The Marvel Cinematic Universe has its own set of ground rules and worldwide admirers. The two feed off each other. And that explains why the world conjured up by these films is the way it is.
Avengers: Age of Ultron, follow-up to 2012's Avengers, springs no surprises.
It is mindful of the reality of the sacrosanct formula, and it does not scrimp on delivering exactly what is expected of it.
Age of Ultron is an overload of eye-popping action sequences featuring an all-star team of superheroes, plus a couple of new entrants with unique powers.
Everything out here is humongous and unashamedly show-offish as the comic book messiahs go about the task of ridding the world of a renegade robot bent on wiping human beings off the face of the earth.
Destruction is the keyword here: the more the merrier. Indeed, Avengers: Age of Ultron is a non-stop carnival of devastation. Flying rubble, collapsing buildings, exploding vehicles: mayhem assumes varied forms here.
In the midst of the pyrotechnics and slugfests, the film pauses on a few occasions to provide passing insights into the back stories and current predilections of the key characters.
Of course, there is a whole bunch of them - Thor (Chris Hemsworth), Natasha/Black Widow (Scarlett Johansson), Bruce Banner/The Hulk (Mark Ruffalo), Steve Rogers/Captain America (Chris Evans), Hawkeye (Jeremy Renner) and, of course, Tony Stark/Iron Man (Robert Downey Jr.).
Avengers: Age of Ultron has two new additions, the twins Pietro and Wanda Maximoff (Aaron Taylor-Johnson and Elizabeth Olsen), who start off as adversaries (they have a score to settle with Stark) before joining the team as the lightning fast Quicksilver and the fire-hurling Scarlet Witch.
For good measure, thrown into the pot are two unusual sidelights: a romantic track involving Natasha and a glimpse of the blissful domestic domain of Hawkeye and his ever-dependable family.
Coming to the broader rules of this universe, even when matters turn outright outlandish, the fans of these superhero flicks who have kept the wheels turning for Marvel Studios for eight years now are conditioned not to ask questions.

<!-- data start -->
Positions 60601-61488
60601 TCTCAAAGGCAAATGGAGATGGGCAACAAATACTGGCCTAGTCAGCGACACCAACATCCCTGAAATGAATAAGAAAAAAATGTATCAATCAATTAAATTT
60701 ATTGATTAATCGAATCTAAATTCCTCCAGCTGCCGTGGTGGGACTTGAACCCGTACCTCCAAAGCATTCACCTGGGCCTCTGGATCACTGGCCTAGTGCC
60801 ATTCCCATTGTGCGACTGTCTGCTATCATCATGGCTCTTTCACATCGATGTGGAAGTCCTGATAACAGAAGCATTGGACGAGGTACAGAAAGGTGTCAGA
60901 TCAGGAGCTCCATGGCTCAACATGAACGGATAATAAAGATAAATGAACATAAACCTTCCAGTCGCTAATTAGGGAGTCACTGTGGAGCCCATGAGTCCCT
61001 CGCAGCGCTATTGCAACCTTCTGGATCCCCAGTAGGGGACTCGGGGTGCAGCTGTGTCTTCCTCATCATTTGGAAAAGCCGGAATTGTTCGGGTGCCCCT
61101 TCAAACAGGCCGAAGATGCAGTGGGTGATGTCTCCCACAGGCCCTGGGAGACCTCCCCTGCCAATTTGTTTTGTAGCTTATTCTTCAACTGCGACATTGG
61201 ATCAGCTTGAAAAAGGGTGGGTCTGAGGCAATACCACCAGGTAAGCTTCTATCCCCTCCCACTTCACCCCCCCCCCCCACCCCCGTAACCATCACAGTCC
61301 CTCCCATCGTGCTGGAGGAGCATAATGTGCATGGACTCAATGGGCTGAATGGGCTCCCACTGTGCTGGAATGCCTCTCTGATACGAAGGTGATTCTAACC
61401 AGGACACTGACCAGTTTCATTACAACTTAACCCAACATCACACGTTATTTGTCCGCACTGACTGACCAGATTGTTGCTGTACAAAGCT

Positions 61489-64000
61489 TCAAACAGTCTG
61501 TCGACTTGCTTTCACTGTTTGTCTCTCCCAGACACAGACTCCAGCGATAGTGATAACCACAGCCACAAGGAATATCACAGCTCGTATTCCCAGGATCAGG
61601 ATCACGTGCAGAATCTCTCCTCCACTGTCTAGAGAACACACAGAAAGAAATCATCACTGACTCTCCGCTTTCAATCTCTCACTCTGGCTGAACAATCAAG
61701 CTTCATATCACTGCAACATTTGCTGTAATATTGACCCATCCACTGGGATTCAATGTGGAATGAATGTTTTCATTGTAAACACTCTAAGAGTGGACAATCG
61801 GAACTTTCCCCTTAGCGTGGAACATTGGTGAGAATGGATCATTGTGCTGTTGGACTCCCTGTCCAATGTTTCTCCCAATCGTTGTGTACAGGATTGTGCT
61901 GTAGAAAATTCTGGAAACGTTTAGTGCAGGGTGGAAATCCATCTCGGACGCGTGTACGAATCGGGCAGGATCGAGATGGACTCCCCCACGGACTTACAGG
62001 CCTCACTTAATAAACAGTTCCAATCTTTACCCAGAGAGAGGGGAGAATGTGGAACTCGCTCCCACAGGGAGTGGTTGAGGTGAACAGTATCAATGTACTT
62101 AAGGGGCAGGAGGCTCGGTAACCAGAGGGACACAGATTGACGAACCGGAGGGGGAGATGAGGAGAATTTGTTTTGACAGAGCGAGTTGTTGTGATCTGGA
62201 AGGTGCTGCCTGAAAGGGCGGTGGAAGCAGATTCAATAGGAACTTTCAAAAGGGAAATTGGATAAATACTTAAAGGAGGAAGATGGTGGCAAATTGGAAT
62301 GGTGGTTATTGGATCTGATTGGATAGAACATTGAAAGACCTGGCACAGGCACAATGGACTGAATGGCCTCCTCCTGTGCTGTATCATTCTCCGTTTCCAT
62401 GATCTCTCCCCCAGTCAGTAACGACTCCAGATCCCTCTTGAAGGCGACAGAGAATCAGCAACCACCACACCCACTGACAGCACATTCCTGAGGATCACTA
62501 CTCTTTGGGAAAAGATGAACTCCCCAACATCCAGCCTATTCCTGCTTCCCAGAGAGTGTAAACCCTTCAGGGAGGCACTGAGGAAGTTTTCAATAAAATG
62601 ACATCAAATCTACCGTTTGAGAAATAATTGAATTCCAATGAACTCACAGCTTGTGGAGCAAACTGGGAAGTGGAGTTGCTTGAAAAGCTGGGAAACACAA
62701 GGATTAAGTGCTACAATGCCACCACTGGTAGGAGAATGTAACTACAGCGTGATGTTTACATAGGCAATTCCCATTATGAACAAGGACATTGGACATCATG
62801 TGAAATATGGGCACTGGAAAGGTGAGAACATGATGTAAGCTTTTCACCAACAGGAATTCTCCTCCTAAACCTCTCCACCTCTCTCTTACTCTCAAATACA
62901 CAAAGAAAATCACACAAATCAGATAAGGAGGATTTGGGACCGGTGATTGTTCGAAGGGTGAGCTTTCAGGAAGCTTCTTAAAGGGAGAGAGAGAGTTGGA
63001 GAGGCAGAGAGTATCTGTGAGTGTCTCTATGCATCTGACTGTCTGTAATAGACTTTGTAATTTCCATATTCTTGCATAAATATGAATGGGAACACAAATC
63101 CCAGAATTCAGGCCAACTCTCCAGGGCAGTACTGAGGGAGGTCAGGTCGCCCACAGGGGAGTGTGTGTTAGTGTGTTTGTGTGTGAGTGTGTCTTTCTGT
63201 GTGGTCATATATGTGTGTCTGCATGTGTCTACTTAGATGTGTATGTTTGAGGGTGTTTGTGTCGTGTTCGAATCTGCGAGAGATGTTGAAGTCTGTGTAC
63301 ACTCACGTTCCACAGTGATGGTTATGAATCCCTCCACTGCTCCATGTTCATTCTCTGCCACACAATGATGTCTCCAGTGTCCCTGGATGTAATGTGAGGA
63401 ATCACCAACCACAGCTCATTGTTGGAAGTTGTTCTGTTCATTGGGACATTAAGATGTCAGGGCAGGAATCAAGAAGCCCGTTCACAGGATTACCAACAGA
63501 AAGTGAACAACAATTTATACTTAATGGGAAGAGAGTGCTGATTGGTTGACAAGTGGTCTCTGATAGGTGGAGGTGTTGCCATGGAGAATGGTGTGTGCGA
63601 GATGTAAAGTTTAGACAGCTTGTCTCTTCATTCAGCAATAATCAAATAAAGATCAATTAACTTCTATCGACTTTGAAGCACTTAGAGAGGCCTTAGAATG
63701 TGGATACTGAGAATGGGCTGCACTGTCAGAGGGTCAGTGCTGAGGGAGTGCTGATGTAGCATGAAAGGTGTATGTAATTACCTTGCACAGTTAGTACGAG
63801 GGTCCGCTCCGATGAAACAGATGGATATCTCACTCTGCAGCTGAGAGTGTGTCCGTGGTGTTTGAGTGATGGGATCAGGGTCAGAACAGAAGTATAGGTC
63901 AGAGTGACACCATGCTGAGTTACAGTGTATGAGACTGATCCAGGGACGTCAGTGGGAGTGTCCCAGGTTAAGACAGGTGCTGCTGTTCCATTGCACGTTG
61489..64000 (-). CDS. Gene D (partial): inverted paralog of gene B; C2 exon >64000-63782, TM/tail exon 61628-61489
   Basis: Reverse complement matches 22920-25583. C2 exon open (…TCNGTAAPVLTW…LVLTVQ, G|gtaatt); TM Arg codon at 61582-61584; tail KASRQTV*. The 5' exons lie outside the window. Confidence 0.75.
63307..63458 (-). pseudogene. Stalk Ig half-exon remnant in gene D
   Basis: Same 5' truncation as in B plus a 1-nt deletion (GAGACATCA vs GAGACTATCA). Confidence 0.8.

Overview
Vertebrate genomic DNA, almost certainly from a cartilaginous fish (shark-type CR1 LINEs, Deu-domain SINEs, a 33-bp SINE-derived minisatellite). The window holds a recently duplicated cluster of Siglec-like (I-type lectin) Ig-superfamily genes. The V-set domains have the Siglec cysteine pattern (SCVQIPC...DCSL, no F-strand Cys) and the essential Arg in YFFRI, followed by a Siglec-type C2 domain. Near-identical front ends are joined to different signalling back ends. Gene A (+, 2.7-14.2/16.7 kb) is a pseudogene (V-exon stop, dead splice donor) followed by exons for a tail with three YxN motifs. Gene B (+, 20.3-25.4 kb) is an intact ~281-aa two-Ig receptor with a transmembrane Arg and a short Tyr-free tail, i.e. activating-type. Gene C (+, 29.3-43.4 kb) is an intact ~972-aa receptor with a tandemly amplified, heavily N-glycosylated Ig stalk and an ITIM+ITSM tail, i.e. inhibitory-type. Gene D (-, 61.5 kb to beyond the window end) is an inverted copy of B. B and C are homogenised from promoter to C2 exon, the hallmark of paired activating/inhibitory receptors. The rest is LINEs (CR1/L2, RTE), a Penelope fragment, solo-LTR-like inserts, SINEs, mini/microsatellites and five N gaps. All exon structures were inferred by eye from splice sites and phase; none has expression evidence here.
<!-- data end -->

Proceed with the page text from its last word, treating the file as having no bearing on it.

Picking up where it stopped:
And that, clearly, is rule number one: you must surrender yourself to the flow while having loads of fun in the bargain.
The trouble with Avengers: Age of Ultron is that neither its flow nor the fun that it seeks to deliver quite comes off - certainly not all the time at any rate.
But that is not to say that it will disappoint fans of the franchise, given its complement of towering robots, twirling cars, floating ships and invincible superheroes zipping around in pursuit of their quarries.
Avengers: Age of Ultron, written and directed by Joss Whedon (who wrote and directed the hugely successful predecessor as well) is strictly for those that dig this sort of low-content, hi-jinks, over-the-top cinema that thrives on the thrill-a-minute approach.
While a few of the action sequences - especially the single-shot opening one in which the Avengers accomplish a task left unfinished in last year's Captain America: Winter Soldier - are indeed spectacular, the film overall seems to be devoid of soul.
But that certainly isn't for want of trying. Whedon tries to keep the proceedings bright and chatty as the "earth's mightiest superheroes" indulge in friendly and not-so-friendly banter with each other and with the world at large.
Many of the wisecracks, however, tend to fall right through the cracks that the characteristically bizarre plot is riddled with.
Much of Avengers: Age of Ultron is the handiwork of digital artists, who have obviously worked very hard on the project. Unfortunately, there is nothing in the script that is remotely original.
The arch-villain here is a destructive robot Ultron (voiced by James Spader), who is the result of a Tony Stark (Robert Downey Jr) artificial intelligence experiment gone horribly awry.
This romping-stomping metallic creature believes that the only hope for world peace lies in the extinction of the human race.
But with the alarmed superheroes on Ultron's heels, it can only be all-out war.
The battle spans from Seoul's Gangnam district to a fictional east European country called Sokovia.
From a runaway train to a flying and disintegrating landmass on which the Avengers, in a long climatic passage that lasts over 30 minutes, must prevent collateral damage and deliver to Ultron his just desserts - the film offers all manner of unabashed and occasionally endearing excess.
There can be no denying that Avengers: Age of Ultron is expertly mounted and spiced up with a dash of humour.
But the quality of the ride, in its totality, is uneven. Watch it for the spectacle, not the substance.